Article 94(4) of the Netherlands Aliens Act 2000 (Vw 2000) provides that the Court always calls on a foreign national to appear 'in person or represented by a counsel' to be heard in Court. This rule is based on Article 15(2) of the Dutch Constitution, Article 5(4) of the ECHR, and Article 6 of the EU Charter of fundamental rights. Anyone whose imprisonment is not based on an order of a judge can ask the judge to be released. The right to be heard is also part of the ‘right of defence’ enshrined in the EU Charter and the ECHR. Another important aspect of the defence rights is the right to an effective remedy (Articles 5, 6 and 13 of the ECHR, as well as Articles 6 and 47 of the EU Charter). It is settled case law of the Division that a detention measure is in principle unlawful from the moment a foreign national has not been heard on time.
However, the fundamental right to be heard is not absolute. Fundamental rights, including the right to be heard, may be limited if those restrictions are (1) foreseeable, (2) genuinely meet the public interest objectives pursued by the measure and, (3) are proportionate and do not affect the core of the fundamental right. This can be concluded from, inter alia, the judgment of the ECtHR 9862/82, of 21 October 1986, Sanchez-Reisse v Switzerland, ECLI:CE:ECHR:1986:1021JUD000986282, point 51, and the judgment of the Court of Justice C-383/13 PPU of 10 September 2013, G. and R. against the Secretary of State for Security and Justice, ECLI:EU:C:2013:533, points 33-34.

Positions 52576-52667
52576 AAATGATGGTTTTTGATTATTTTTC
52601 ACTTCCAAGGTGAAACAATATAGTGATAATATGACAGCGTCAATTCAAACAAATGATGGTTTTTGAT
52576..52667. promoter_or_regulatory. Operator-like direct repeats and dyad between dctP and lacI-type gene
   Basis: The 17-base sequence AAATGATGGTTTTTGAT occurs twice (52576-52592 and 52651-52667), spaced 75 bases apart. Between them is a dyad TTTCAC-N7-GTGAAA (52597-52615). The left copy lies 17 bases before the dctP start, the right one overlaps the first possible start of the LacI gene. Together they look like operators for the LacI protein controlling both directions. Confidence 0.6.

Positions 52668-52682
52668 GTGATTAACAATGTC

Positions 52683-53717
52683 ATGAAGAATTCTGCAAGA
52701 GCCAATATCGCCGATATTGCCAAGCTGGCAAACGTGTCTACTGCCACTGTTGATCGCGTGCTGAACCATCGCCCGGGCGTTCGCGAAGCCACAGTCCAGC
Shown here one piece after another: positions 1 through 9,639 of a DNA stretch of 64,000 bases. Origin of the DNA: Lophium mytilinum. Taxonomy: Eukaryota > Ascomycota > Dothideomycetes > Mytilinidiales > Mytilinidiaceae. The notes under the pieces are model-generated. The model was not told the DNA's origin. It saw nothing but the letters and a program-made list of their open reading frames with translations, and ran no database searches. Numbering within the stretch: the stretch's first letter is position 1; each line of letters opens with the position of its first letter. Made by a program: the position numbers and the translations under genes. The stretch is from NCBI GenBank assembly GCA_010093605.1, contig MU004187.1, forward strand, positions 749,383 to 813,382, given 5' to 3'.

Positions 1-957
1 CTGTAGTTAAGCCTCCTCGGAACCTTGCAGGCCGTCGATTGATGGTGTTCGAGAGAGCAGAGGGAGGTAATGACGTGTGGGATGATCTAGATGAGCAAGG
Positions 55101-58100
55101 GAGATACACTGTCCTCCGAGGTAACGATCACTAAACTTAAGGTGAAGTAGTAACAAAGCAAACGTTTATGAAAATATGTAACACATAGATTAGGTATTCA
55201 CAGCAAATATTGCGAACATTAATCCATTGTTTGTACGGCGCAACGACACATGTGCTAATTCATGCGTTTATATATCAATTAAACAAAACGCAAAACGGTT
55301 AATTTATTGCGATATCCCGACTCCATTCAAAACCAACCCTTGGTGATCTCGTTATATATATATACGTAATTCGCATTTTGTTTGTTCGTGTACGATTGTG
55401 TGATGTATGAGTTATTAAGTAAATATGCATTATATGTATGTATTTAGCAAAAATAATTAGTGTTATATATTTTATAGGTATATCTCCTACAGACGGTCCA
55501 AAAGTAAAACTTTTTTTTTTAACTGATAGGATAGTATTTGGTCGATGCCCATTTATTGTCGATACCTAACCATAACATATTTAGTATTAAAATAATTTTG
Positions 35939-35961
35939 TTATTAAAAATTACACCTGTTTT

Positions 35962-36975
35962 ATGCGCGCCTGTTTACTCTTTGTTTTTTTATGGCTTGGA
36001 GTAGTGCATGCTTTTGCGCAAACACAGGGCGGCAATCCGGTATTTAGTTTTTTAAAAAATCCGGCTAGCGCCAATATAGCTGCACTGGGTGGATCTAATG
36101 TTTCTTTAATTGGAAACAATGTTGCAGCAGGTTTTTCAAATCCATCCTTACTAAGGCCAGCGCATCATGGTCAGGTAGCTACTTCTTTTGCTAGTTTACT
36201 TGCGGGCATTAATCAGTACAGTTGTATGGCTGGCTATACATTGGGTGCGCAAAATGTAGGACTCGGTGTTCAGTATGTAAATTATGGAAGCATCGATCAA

Role of the Charter and role of the general principles on enforcement
Article 94(4) of the Netherlands Aliens Act 2000 (Vw 2000) provides that the Court always calls on a foreign national to appear 'in person or represented by a counsel' to be heard in Court. This rule is based on (inter alia) Article 6 of the Charter. The right to be heard is also part of the ‘right of defence’ enshrined in the Charter (Article 41(2)(a)). Another important aspect of the defence rights is the right to an effective remedy (Article 47 of the EU Charter).
Article 15(2) of the Dutch Constitution
Article 94(4) of the Netherlands Aliens Act 2000 (Vw 2000)
Article 5(4) of the ECHR, and Article 6 of the EU Charter of fundamental rights. Right to an effective remedy (Articles 5, 6 and 13 of the ECHR) and 6 and 47 EU Charter.
Elements of judicial dialogue
- Dialogue between high court - lower instance court at national level
- CJEU C-383/13 PPU
- 9862/82, Sanchez-Reisse v Switzerland
Enabling a temporary emergency measure with regard to the Covid-19 epidemic in the situation that court buildings are closed.
Additional notes on the decision
National Law is not affected.
The judgment will affect the jurisprudence of lower administrative Courts.